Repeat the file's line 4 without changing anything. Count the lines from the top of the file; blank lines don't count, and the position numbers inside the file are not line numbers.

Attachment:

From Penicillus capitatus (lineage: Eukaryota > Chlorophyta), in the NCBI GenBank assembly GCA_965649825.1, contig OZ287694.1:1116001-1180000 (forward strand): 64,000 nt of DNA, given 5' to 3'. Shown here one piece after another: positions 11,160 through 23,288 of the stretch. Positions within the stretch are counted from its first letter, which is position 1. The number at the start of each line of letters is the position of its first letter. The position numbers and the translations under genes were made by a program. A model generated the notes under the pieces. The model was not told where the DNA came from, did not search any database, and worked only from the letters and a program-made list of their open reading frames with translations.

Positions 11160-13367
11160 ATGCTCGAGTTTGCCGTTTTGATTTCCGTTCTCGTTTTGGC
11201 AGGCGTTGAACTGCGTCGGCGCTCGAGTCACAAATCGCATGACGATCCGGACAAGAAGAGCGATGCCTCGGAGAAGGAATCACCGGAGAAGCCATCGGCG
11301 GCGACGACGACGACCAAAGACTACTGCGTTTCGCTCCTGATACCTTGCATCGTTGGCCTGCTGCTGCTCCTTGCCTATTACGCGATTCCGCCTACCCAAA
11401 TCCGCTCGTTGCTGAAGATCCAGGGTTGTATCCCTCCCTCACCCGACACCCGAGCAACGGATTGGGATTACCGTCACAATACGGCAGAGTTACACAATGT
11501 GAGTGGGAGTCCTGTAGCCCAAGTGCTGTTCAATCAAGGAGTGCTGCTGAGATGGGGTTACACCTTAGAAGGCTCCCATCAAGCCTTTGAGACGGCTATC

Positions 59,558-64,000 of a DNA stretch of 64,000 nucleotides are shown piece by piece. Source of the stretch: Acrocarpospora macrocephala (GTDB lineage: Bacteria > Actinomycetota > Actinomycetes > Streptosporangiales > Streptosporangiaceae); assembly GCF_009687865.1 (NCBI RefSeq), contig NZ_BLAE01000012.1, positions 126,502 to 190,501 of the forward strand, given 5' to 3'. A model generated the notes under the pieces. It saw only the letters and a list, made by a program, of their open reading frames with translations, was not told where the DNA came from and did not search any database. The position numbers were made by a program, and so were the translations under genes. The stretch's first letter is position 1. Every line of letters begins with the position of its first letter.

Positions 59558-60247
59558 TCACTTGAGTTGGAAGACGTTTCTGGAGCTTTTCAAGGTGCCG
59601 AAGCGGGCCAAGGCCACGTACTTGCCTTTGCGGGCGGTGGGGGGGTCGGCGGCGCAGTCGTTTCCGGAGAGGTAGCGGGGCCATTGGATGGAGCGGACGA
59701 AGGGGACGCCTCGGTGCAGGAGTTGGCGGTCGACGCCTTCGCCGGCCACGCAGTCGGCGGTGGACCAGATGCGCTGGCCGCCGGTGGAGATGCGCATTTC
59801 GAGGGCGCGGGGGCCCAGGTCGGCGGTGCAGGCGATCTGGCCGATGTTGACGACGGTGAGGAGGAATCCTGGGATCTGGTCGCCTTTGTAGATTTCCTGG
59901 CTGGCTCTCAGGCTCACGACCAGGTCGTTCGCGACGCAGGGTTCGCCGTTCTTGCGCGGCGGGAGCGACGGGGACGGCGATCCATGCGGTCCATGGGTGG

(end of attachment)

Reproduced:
11201 AGGCGTTGAACTGCGTCGGCGCTCGAGTCACAAATCGCATGACGATCCGGACAAGAAGAGCGATGCCTCGGAGAAGGAATCACCGGAGAAGCCATCGGCG